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HBO Real Sports Profiles a Disturbing Trend in High School Football


January 27, 2019
Derek Helling

In the middle part of the 20th century in the United States of America, many men tried to make a living in sales going from one residence to another. Among the cavalcade of products being peddled were encyclopedia sets. A myriad of sales pitches were employed to that end, among them the narrative of having a set of encyclopedias at their disposal would help a potential consumer’s children “get ahead.”

To what degree that narrative was factual is hard to examine but it has been kept alive by different products and programs to the present day. The new episode of HBO’s Real Sports with Bryant Gumbel entitled “Changing Face of Football” reveals how the narrative has popped up in a perhaps unlikely place: American football at the high school level.

The show begins with a conversation with a head coach of a high school football team in Princeton, N.J. – yes that Princeton – the home of the Ivy League institution. Overall participation numbers in the sport have declined to the point where instead of spending time deciding which players to keep, that time is being devoted to recruitment for the teams.  HBO’s Bernie Goldberg asked him,  “How do you recruit kids?”  The coach replied, “I’m standing outside my classroom every day. And I’m introducing myself to those kids.”  This wasn’t just at the start of football season, but throughout.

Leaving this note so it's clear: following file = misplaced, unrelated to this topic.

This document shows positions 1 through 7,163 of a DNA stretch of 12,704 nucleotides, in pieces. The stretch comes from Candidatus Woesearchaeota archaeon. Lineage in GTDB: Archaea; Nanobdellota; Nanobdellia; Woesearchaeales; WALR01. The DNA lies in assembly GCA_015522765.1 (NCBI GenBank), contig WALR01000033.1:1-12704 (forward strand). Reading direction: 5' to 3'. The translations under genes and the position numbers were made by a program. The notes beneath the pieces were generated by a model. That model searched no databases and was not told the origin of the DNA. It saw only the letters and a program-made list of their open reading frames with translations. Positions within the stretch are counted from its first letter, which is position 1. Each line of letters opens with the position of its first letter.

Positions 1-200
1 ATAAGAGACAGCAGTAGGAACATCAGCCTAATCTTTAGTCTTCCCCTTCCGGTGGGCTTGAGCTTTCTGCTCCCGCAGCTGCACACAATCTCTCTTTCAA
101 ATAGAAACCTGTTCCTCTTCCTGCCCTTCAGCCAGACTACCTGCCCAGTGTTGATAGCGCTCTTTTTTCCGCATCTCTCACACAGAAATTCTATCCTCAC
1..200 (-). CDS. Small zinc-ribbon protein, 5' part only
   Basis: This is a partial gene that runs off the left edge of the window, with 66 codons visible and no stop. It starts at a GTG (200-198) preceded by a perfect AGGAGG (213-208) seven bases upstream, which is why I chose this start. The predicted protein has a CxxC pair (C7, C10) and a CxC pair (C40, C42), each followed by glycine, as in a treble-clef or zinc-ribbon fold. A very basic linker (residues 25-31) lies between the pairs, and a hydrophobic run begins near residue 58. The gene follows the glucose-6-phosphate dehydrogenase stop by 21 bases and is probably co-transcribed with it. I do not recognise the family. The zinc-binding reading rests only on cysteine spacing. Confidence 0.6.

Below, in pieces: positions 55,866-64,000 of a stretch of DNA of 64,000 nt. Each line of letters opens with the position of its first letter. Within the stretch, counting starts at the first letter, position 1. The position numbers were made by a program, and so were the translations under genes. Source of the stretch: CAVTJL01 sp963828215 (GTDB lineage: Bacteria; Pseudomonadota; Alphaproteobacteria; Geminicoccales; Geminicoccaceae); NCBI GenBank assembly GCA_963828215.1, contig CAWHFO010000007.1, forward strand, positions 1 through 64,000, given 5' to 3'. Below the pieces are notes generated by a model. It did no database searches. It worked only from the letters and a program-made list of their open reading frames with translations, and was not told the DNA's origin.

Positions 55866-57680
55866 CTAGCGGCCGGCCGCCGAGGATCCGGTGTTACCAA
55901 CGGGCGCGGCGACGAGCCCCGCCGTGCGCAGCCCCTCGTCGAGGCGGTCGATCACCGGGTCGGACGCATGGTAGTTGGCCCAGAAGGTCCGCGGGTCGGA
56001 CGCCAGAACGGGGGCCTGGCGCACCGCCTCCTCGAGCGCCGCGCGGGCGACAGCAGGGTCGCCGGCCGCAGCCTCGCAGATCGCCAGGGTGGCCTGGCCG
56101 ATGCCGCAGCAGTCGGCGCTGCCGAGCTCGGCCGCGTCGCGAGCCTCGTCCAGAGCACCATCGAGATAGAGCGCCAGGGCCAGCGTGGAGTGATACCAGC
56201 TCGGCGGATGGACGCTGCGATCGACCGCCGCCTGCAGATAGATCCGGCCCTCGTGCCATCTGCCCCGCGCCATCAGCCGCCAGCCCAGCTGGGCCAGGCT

Real Sports goes on to detail how Princeton’s high school football landscape isn’t a deviation from, but rather another example of what’s becoming the norm. Participation in the sport at the high school level overall is on the decline across the nation. There’s one twist in the story that Real Sports dives into next.

When considering students from lower-income families and whose parents have achieved lower levels of education, participation at the high-school level in American football has actually been on the rise recently. As an explanation for that statistic, Real Sports simply connects the dots.